The girls have mostly been cute or bubbly up until now, so they took a huge risk with this style change. For the most part, it paid off because they were really smart about it. They really looked at each member and crafted her look individually. For example, Yujin is very pretty and fits their previous cute concept well. Instead of putting her in dark clothes and lipstick like some of the other girls, they put her hair up in pigtails (or goblin horns) and gave her an oversized furry coat. She’s still cute, but in the context of the concept she has an edgy vibe. And this is probably why I thought of Harley Quinn, because she generally has this kind of style too.
Seungyeon is sexy, Eunbin is sporty, and Sorn is going for gothic chic. Elkie has this kind of punk Elsa vibe with her blonde hair and light blue top. Most of the time it works, but she does get washed out sometimes in the music video. Seunghee doesn’t overly fit the concept, so her outfits are more low-key. My only real problem is with Yeeun. First of all, I’m not a fan of the clothes-over-clothes idea. But it’s clear from the lipstick, heels, and accessories that she’s really imitating Hyuna on all fronts. They even perm her hair for some of the performances, and it looks like Hyuna in the “Crazy” era. The problem is that Hyuna is a fully-grown woman in her mid-twenties, and she could probably rock those outfits. Yeeun is still eighteen, and in my opinion it just looks awkward and copycat. They should have given her a more rocker look. Besides that, the styling is pretty on point. Some of the darker lipstick choices kind of age the girls, but that’s a minor thing.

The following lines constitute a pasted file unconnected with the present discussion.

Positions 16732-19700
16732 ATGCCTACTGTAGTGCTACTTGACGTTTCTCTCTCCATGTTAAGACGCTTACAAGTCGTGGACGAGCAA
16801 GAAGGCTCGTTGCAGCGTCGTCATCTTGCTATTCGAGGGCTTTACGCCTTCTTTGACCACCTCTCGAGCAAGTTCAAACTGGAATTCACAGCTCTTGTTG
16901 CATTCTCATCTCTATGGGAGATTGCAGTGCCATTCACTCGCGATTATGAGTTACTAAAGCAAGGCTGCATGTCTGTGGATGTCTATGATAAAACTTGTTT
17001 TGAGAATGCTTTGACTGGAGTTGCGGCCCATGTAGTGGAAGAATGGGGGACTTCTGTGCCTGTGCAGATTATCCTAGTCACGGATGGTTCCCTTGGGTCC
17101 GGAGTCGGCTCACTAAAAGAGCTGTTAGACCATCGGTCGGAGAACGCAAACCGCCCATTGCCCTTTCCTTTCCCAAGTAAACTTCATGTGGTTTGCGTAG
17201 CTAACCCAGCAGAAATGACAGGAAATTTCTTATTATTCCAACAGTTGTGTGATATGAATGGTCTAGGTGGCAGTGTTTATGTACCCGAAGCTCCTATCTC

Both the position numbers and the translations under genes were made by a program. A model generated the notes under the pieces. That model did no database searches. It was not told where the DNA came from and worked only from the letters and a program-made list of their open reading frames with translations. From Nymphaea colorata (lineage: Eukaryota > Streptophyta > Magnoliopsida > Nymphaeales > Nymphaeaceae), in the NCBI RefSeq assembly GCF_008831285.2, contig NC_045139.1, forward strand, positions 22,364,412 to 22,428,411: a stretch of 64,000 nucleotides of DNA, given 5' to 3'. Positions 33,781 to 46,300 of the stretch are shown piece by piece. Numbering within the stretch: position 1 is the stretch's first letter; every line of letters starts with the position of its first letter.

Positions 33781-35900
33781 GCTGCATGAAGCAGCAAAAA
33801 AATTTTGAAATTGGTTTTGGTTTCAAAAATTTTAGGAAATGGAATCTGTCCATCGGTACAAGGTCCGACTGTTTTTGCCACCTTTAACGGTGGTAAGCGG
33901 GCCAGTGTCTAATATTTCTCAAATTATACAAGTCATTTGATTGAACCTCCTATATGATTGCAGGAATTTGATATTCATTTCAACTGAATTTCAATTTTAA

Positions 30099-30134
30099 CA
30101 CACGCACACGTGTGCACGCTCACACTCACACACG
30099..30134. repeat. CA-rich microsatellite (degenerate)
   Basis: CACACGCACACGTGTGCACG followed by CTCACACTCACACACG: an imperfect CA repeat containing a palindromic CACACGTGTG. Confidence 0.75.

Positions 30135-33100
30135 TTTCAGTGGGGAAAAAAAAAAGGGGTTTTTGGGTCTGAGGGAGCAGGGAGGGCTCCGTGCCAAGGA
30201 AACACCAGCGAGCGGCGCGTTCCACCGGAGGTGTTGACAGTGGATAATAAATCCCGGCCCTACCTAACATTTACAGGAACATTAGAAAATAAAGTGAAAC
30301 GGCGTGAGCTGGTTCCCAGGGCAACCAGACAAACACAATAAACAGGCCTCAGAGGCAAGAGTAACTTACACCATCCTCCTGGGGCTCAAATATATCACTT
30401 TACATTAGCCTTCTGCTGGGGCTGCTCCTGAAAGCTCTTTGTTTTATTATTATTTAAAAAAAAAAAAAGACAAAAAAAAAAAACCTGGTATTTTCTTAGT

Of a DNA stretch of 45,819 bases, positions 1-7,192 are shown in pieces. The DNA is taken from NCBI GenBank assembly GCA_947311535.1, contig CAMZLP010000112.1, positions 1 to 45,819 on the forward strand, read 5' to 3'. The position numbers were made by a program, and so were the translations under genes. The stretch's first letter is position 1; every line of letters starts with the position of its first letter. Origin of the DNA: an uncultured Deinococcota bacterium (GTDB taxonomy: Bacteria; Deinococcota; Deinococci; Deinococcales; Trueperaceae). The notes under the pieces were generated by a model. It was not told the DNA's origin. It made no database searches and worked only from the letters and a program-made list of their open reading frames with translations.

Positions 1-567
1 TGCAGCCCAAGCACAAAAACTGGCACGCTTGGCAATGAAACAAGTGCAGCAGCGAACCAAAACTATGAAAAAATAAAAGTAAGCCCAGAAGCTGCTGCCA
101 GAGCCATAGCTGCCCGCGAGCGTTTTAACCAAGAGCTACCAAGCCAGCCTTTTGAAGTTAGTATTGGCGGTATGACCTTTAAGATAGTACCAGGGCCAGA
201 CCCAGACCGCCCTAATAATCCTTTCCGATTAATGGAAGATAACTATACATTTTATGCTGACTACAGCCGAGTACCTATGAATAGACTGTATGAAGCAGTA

STYLE MVP: Seungyeon. Everyone on Tumblr is talking about Sorn, but there’s something so effortless about her.
Line Distribution: 7/10
Center and Formations: 7/10
Music Video: 17/20
Total Score: 84
CONCLUSION: I absolutely love this song and I’ve been playing it nonstop for the past two weeks. There are some small things here and there, but it’s a solid comeback. The problem is all in the timing. 4minute disbanded about half a year ago, and it was really messy. I’m not a 4NIA, but I can imagine that it still hurts. So to have CLC to do a comeback that has 4minute’s specific image, is extensively supervised by Hyuna, and is a song that 4minute actually could have done…it’s just not really a win for anyone. The fans are bitter about the blatant similarities, Cube won’t make as much money as they want or need, and the girls will suffer for it when it’s not their fault at all. If they did this at pretty much any other time, the backlash wouldn’t have been this harsh.
Since I’ve only been in K-pop for year, I discovered 4minute only a few months before their disbandment. Therefore, I have the luxury of being able to be objective because I wasn’t overly attached to them (the same goes for 2NE1 and Blackpink). And objectively, there’s too much of 4minute in there – even though I think this is a good direction for CLC. There are certainly hints of their own flavor, but they did take more than a page out of Hyuna’s book and it definitely hurts them. I deducted points from at least four different categories specifically because of Yeeun, who is the worst offender. But as hard as it is to put comparisons aside and look at CLC for CLC, I think that this could work for them. I hope that their next comeback will keep going in this direction and showcase more of their own style.
Sources: Youtube, Cube Entertainment, Soompi, Omona (Livejournal), Sageuk: Korean Historical Dramas (koreanhistoricaldramas.com), The Trebuchet (Blogspot), Hit the Stage Episode 7 (MNET), Star Show 360 Episode 4 (MBC Every1)